Cool baseball caps: Minister of National Security Peter Bunting (left) with Police Commissioner Owen Ellington during a community tour earlier this year. (Photo: Ricardo Makyn/Gleaner)
Cool baseball caps: Minister of National Security Peter Bunting (left) with Police Commissioner Owen Ellington during a community tour earlier this year. (Photo: Ricardo Makyn/Gleaner)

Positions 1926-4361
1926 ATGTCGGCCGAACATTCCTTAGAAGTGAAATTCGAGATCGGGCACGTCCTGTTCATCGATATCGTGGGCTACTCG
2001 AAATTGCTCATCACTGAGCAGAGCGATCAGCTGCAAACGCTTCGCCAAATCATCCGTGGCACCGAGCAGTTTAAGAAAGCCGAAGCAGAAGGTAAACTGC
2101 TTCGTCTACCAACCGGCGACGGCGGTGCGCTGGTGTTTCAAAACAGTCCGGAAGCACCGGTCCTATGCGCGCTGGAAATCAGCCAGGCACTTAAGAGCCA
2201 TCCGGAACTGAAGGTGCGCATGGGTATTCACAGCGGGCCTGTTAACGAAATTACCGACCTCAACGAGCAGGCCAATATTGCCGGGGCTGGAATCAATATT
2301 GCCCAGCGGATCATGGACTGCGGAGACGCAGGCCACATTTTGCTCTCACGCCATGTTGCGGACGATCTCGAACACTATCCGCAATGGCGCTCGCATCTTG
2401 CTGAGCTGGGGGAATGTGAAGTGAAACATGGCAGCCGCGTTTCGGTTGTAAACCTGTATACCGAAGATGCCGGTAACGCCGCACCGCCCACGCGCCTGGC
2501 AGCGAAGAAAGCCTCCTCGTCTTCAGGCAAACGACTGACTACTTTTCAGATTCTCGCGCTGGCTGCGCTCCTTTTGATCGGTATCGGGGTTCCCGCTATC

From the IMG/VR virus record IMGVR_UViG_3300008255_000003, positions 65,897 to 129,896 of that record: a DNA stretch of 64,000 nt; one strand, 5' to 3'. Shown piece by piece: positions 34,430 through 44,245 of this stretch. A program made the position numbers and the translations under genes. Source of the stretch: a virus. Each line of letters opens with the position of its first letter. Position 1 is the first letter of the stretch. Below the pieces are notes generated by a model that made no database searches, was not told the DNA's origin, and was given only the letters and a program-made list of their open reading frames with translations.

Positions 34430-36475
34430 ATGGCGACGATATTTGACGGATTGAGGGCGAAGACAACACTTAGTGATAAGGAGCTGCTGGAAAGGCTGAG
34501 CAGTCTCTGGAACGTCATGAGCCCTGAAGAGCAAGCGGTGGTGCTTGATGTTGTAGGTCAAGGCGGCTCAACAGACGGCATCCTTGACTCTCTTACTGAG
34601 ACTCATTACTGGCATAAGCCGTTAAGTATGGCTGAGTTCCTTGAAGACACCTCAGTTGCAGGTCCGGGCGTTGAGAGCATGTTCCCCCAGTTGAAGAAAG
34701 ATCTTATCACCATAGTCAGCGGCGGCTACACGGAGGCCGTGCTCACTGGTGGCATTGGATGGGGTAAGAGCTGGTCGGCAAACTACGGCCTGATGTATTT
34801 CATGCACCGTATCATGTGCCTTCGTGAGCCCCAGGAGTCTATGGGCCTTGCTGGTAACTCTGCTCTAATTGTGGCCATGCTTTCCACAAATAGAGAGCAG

A reminder: today is exactly one year and one day since the People’s National Party swept the general elections on a wave of euphoria. As a Facebook critic noted, in that year “What has happened?” Many media houses are going through the annual ritual of “grading” the individual government ministers for their overall performance. Many have come up wanting. As at least one media practitioner has noted in recent weeks, the Simpson Miller administration’s main problem seems to be poor communication. Don’t you think? Press releases are OK, up to a point. As a result, ministers are constantly defending themselves against accusations that the Jamaican public don’t know what is going on. This is especially so with regard to the IMF and the economy in general. (By the way, the value of the Jamaican Dollar continues to slide, gently but it inexorably).